22 November 2017 – We had to wait until an official joint press release was issued by the NJ Dept. of Agriculture and NJ Dept. of Health yesterday, but on November 9 Andrea, using the barcode mtDNA sequence, identified an unknown tick that had been found in Hunterdon county, NJ back in August. The tick was brought to our attention by Jim Occi, who was contacted by the Hunterdon Department of Health that shrewdly had figured out the tick was “something different”. Shortly after, Andrea’s tick ID was confirmed by USDA-APHIS. It is Haemaphysalis longicornis, the “longhorned tick” or “bush tick”. This species is native to northeast Asia (China, Russia, Japan) but expanded into Australasia (Australia, New Zealand, Pacific islands) in the 1800’s or early 1900’s. While H. longicornis had been intercepted several times in United States ports of entry, there are no known established populations in the New World. This tick is decidedly an agricultural (livestock) pest and disease vector and it has been associated with human pathogen transmission, particularly in farmers and those handling livestock. The question in everyone’s mind is: will it survive the NJ winter? That will likely depend on where it came from.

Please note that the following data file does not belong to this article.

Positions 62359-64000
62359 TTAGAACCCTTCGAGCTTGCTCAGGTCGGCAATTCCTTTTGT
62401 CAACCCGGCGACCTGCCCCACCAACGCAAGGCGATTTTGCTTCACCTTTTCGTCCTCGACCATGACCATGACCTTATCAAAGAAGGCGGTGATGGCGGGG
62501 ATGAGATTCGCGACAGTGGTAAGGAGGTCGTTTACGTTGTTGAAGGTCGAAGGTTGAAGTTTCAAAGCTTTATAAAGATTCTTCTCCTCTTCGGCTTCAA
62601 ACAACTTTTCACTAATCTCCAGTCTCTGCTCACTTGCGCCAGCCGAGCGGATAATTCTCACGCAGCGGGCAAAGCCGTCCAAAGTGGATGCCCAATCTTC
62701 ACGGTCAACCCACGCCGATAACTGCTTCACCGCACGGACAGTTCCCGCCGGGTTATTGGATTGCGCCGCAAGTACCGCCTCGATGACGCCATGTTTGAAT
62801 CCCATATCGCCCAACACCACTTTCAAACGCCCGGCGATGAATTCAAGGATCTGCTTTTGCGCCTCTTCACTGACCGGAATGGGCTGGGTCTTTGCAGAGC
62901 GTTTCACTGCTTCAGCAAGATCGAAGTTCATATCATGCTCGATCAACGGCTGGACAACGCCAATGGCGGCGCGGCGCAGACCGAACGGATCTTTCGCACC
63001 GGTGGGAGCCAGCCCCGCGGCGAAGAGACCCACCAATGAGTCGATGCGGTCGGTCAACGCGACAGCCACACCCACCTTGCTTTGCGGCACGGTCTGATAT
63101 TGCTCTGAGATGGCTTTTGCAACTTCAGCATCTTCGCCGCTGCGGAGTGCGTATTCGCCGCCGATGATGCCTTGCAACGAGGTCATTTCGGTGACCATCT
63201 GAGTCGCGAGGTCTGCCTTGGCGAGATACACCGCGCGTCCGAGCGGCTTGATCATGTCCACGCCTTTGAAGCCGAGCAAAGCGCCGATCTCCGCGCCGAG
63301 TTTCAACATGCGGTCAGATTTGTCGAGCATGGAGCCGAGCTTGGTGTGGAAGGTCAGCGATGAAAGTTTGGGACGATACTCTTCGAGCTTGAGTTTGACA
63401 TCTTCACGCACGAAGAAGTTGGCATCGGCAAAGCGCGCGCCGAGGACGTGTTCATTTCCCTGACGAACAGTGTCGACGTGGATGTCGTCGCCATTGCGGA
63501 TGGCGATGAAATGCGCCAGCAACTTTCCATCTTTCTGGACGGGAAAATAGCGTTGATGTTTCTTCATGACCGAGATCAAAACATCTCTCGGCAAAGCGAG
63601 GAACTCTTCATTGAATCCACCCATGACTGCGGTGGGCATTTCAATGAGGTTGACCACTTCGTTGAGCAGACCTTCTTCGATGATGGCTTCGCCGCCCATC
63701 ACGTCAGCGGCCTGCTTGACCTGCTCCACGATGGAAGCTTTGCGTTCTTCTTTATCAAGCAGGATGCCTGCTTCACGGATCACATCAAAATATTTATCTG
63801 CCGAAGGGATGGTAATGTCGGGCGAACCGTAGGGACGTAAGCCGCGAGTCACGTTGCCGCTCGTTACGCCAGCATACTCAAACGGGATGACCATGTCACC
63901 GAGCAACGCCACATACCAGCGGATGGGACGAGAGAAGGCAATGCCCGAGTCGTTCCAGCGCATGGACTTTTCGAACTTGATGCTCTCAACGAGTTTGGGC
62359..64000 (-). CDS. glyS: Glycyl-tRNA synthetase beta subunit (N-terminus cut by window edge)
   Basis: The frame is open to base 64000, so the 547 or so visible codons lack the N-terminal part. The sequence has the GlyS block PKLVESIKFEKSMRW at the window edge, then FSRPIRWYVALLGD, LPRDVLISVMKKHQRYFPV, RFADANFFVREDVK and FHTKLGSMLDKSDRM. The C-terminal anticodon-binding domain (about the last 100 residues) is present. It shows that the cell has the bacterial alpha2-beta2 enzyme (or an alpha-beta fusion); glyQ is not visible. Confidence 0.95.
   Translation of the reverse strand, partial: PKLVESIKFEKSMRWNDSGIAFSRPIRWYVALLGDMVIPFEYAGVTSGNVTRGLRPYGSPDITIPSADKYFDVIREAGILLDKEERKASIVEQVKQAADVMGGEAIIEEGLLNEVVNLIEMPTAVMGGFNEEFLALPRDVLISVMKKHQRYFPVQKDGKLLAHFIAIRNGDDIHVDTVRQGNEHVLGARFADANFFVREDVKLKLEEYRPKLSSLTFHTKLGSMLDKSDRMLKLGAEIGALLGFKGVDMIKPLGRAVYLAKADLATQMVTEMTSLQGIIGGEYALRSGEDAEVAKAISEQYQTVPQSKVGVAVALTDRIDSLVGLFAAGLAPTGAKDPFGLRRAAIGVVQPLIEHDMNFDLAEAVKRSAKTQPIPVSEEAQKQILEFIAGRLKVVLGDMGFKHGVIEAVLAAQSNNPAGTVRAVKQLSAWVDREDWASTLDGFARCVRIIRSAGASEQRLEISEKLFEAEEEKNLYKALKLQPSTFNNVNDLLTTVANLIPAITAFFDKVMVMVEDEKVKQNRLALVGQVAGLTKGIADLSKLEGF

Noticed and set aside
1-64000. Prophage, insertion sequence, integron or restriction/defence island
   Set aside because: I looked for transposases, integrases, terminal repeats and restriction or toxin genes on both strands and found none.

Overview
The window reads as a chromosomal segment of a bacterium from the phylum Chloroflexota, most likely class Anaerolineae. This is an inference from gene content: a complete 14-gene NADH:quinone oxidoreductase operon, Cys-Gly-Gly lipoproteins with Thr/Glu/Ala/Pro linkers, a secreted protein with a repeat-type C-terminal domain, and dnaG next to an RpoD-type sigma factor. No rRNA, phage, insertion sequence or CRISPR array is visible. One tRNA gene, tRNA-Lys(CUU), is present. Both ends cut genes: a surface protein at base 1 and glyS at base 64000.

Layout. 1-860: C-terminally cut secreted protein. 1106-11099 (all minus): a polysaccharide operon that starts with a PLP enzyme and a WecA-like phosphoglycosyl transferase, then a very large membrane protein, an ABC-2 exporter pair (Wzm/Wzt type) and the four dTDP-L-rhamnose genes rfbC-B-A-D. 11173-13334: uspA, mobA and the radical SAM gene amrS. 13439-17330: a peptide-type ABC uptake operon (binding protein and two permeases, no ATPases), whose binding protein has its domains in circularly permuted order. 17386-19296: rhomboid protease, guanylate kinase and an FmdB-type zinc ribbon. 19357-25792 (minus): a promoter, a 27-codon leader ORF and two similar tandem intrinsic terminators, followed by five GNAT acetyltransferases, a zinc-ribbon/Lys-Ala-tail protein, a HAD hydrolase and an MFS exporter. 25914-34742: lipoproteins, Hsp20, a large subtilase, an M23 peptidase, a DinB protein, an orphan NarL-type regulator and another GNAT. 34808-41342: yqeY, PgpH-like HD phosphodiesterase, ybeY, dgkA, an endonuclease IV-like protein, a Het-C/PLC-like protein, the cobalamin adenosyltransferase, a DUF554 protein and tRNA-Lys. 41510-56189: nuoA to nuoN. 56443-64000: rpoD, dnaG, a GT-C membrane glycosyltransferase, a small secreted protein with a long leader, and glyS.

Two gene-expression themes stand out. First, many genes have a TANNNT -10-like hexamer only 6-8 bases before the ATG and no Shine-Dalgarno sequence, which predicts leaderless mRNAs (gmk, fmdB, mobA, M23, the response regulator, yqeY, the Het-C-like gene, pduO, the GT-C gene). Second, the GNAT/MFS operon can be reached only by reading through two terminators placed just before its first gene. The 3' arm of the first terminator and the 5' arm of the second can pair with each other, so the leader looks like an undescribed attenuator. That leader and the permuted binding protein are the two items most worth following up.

- Rafael’s ms was accepted in “Frontiers in Ecology and the Environment”
- Heads-up: NJMCA and AMCA meetings
- Exotic hard-tick detected in NJ!
- Investigating the Ecology of Male Aedes polynesiensis in Tetiaroa to Improve Population Eradication using Wolbachia
- Jim Occi lectures at the New Jersey Medical School
- EPA registered Aedes males with a modified Wolbachia for release in DC and 20 US states (including NJ)
Center for Vector Biology
dina.fonseca at rutgers dot edu